I am here to tell you that the REAL house advantage is MUCH bigger than that. Besides the numerical advantage of slightly stacked odds, the casinos have an even bigger lever. They have effectively infinitely deep pockets compared to any individual gambler, and this turns out to be an staggering advantage. If you combine the relative purse sizes with the fact that those house odds apply PER BET, rather than in comparison to your purse size, the story starts to look a lot bleaker for the gambler.
Any discussion of making or loosing money based on the house odds would only really be valid if you gambled for an infinite amount of time. Remember that a fair game is random; you will be up some of the time, and down some of the time in a random walk, trending in the long-run of many many trials towards whatever the house odds happen to be.
But with a finite pocketbook, there is one condition that forces you to stop (when you run out of cash or credit) even when you might otherwise recover later were you able to continue. So with random walk excursion upwards, you can keep playing, but with any excursion downward which exceeds your purse, you are forced to stop, and at that point, the casino keeps ALL OF YOUR MONEY, not just 5.26%. Unsurprisingly, most players keep betting while they have money, and stop when they run out. Some players, of course, manage to walk away while they are ahead, but they are the exception, not the rule.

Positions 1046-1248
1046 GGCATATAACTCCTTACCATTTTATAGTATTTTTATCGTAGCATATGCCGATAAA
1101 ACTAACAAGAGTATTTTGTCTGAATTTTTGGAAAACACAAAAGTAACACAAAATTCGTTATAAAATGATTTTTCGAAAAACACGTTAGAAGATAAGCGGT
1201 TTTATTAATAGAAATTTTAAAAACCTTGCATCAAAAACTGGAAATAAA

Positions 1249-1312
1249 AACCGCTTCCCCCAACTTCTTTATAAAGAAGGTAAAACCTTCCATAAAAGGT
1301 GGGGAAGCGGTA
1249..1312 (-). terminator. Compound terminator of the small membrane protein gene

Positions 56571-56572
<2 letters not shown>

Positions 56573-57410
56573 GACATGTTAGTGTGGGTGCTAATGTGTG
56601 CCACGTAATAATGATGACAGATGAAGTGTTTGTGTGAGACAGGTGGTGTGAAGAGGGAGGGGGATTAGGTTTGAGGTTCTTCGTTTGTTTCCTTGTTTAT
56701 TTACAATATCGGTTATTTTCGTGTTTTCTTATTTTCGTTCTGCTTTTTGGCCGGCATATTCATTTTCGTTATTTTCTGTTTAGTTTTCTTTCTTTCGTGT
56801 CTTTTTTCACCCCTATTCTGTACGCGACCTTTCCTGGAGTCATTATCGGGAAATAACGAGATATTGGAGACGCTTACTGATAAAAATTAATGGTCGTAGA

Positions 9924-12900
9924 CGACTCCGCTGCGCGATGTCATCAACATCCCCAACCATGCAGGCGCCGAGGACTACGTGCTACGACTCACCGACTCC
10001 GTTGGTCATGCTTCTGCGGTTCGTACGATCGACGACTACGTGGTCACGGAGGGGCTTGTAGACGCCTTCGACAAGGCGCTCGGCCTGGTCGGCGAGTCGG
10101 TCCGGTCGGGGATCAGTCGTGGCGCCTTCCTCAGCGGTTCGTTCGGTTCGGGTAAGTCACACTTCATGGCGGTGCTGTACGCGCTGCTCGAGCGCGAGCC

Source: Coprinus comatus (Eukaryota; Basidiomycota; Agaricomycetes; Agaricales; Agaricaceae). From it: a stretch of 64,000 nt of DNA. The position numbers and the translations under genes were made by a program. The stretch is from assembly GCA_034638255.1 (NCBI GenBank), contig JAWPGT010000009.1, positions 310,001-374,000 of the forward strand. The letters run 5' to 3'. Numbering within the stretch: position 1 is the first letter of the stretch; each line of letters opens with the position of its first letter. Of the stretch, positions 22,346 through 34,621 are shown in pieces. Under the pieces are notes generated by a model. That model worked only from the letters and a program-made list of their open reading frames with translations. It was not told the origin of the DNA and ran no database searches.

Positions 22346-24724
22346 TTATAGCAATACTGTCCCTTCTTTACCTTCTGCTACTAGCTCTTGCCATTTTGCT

A simple thought experiment, that I first saw articulated in the book "Statistics Hacks," involving 1,000 gamblers (to make the math easy) is revealing.
Let's assume that each of 1,000 gamblers starts with a $100 purse and plans to spend 4 hours gambling in an evening. If we assume the house edge is 5.26% as with roulette, and we track a conservative bunch of gamblers that on average place $100 worth of bets per hour: